Enhanced Observations with Borehole Seismographic Networks. The Parkfield, California Experiment

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The data acquired in the Parkfield, California experiment are unique and they are producing results that force a new look at some conventional concepts and models for earthquake occurrence and fault-zone dynamics. No fault-zone drilling project can afford to neglect installation of such a network early enough in advance of the fault-zone penetration to have a well-defined picture of the seismicity details (probably at least 1000 microearthquakes--an easy 2-3 year goal for the M<0 detection of a borehole network). Analyses of nine years of Parkfield monitoring data have revealed significant and unambiguous departures from stationarity both in the seismicity characteristics ... continued below

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4 pages

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McEvilly, T.V.; Karageorgi, E. & Nadeau, R.M. January 2, 1997.

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Description

The data acquired in the Parkfield, California experiment are unique and they are producing results that force a new look at some conventional concepts and models for earthquake occurrence and fault-zone dynamics. No fault-zone drilling project can afford to neglect installation of such a network early enough in advance of the fault-zone penetration to have a well-defined picture of the seismicity details (probably at least 1000 microearthquakes--an easy 2-3 year goal for the M<0 detection of a borehole network). Analyses of nine years of Parkfield monitoring data have revealed significant and unambiguous departures from stationarity both in the seismicity characteristics and in wave propagation details within the S-wave coda for paths within the presumed M6 nucleation zone where we also have found a high Vp/Vs anomaly at depth, and where the three recent M4.7-5.0 sequences have occurred. Synchronous changes well above noise levels have also been seen among several independent parameters, including seismicity rate, average focal depth, S-wave coda velocities, characteristic sequence recurrence intervals, fault creep and water levels in monitoring wells. The significance of these findings lies in their apparent coupling and inter-relationships, from which models for fault-zone process can be fabricated and tested with time. The more general significance of the project is its production of a truly unique continuous baseline, at very high resolution, of both the microearthquake pathology and the subtle changes in wave propagation.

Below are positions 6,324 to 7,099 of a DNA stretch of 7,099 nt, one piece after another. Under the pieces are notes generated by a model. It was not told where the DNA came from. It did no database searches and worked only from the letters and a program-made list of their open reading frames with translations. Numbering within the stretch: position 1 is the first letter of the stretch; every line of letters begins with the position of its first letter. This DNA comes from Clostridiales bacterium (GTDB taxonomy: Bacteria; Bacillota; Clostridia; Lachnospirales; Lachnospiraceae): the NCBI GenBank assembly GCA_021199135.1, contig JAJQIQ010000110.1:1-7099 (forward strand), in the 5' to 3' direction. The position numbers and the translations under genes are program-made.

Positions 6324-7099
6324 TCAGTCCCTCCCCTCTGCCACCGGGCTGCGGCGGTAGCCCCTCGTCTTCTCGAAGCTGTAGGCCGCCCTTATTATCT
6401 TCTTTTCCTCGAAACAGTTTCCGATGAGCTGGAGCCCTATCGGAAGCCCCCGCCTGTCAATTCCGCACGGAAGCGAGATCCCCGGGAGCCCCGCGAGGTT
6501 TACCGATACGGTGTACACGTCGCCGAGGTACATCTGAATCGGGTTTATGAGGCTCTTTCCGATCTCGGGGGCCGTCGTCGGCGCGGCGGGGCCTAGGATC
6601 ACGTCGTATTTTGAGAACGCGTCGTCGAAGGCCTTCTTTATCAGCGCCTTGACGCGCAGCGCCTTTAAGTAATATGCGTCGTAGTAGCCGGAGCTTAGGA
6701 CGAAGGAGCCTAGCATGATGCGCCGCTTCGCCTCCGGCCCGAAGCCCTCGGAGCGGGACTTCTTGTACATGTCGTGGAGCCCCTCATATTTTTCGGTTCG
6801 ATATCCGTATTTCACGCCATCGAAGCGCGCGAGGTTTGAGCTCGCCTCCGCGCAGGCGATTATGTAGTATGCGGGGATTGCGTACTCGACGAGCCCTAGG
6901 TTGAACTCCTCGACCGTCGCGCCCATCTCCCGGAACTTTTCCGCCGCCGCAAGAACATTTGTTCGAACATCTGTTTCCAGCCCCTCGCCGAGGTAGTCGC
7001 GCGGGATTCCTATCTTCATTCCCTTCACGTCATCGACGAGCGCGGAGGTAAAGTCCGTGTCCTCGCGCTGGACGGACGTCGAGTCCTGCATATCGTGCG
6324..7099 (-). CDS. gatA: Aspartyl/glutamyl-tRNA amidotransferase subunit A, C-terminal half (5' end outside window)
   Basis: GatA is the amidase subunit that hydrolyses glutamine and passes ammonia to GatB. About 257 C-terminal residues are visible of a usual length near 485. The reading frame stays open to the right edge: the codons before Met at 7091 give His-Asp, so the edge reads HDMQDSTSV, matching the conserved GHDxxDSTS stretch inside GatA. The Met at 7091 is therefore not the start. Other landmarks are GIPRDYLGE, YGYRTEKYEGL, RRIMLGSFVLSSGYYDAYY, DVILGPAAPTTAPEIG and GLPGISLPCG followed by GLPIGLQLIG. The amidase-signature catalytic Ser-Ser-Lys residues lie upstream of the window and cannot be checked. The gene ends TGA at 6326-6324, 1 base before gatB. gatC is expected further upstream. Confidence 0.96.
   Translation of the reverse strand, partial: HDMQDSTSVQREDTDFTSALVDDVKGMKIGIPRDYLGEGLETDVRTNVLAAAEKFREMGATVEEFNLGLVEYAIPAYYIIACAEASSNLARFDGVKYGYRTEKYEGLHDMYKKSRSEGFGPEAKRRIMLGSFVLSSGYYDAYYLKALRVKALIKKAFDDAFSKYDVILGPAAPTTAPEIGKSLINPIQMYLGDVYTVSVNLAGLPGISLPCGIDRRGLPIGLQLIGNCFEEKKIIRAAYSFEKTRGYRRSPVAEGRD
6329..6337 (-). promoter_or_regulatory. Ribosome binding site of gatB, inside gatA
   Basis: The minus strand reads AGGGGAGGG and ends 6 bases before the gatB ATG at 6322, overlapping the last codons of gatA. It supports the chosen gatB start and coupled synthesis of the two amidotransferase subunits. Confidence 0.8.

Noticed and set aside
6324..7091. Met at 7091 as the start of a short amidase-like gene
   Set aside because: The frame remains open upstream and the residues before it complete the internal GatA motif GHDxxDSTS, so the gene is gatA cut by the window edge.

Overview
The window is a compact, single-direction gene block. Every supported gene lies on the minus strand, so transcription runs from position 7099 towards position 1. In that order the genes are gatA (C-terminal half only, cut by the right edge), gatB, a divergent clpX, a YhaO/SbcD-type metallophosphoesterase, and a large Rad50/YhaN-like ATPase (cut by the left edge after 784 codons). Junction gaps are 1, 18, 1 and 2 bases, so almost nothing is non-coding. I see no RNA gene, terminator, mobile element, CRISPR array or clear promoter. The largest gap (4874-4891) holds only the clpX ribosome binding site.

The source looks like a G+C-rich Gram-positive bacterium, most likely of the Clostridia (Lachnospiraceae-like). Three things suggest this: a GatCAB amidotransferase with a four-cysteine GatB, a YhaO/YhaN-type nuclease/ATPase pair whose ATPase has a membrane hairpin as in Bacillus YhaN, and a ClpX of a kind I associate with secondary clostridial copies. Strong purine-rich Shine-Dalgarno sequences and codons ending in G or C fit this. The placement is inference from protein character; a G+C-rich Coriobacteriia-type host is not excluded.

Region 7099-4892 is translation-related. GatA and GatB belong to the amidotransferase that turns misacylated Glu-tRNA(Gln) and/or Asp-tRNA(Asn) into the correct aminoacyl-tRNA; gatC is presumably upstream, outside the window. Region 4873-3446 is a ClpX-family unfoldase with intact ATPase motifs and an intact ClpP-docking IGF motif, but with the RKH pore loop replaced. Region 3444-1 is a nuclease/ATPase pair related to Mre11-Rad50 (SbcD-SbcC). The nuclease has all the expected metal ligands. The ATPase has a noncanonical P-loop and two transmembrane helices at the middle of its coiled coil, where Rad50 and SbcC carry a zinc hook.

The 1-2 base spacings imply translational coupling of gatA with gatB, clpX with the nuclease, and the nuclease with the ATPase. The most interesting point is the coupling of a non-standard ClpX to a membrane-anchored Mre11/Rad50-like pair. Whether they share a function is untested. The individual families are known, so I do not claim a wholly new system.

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4 pages

Notes

OSTI as DE00842021

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  • 1st workshop on the development of a multiborehole observatory at the Gulf of Corinth, Athens (GR), 10/25/1997--10/28/1997

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  • Report No.: LBNL--44990
  • Grant Number: AC03-76SF00098
  • Office of Scientific & Technical Information Report Number: 842021
  • Archival Resource Key: ark:/67531/metadc781313

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Reports, articles and other documents harvested from the Office of Scientific and Technical Information.

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  • January 2, 1997

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  • Dec. 3, 2015, 9:30 a.m.

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  • Sept. 25, 2017, 4:08 p.m.

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McEvilly, T.V.; Karageorgi, E. & Nadeau, R.M. Enhanced Observations with Borehole Seismographic Networks. The Parkfield, California Experiment, article, January 2, 1997; Berkeley, California. (digital.library.unt.edu/ark:/67531/metadc781313/: accessed December 11, 2017), University of North Texas Libraries, Digital Library, digital.library.unt.edu; crediting UNT Libraries Government Documents Department.